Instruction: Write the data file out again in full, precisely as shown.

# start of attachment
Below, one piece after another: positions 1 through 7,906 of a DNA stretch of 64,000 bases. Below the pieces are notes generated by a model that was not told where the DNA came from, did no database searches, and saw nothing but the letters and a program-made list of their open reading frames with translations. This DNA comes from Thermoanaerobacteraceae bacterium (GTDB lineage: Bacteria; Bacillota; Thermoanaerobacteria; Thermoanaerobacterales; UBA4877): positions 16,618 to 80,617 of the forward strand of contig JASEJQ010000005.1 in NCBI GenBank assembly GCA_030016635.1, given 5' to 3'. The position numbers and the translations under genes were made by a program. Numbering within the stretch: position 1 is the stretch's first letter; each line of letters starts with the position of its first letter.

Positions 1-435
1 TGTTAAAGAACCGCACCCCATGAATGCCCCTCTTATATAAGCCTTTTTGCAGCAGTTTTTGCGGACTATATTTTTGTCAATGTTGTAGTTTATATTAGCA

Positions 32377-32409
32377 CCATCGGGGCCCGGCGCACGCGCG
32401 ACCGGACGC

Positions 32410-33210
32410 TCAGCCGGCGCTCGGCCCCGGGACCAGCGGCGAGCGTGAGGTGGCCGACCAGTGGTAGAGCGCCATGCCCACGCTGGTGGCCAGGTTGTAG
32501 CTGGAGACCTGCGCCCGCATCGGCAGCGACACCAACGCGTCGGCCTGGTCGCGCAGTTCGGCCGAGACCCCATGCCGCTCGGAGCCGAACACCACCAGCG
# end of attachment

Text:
Below, one piece after another: positions 1 through 7,906 of a DNA stretch of 64,000 bases. Below the pieces are notes generated by a model that was not told where the DNA came from, did no database searches, and saw nothing but the letters and a program-made list of their open reading frames with translations. This DNA comes from Thermoanaerobacteraceae bacterium (GTDB lineage: Bacteria; Bacillota; Thermoanaerobacteria; Thermoanaerobacterales; UBA4877): positions 16,618 to 80,617 of the forward strand of contig JASEJQ010000005.1 in NCBI GenBank assembly GCA_030016635.1, given 5' to 3'. The position numbers and the translations under genes were made by a program. Numbering within the stretch: position 1 is the stretch's first letter; each line of letters starts with the position of its first letter.

Positions 1-435
1 TGTTAAAGAACCGCACCCCATGAATGCCCCTCTTATATAAGCCTTTTTGCAGCAGTTTTTGCGGACTATATTTTTGTCAATGTTGTAGTTTATATTAGCA

Positions 32377-32409
32377 CCATCGGGGCCCGGCGCACGCGCG
32401 ACCGGACGC

Positions 32410-33210
32410 TCAGCCGGCGCTCGGCCCCGGGACCAGCGGCGAGCGTGAGGTGGCCGACCAGTGGTAGAGCGCCATGCCCACGCTGGTGGCCAGGTTGTAG
32501 CTGGAGACCTGCGCCCGCATCGGCAGCGACACCAACGCGTCGGCCTGGTCGCGCAGTTCGGCCGAGACCCCATGCCGCTCGGAGCCGAACACCACCAGCG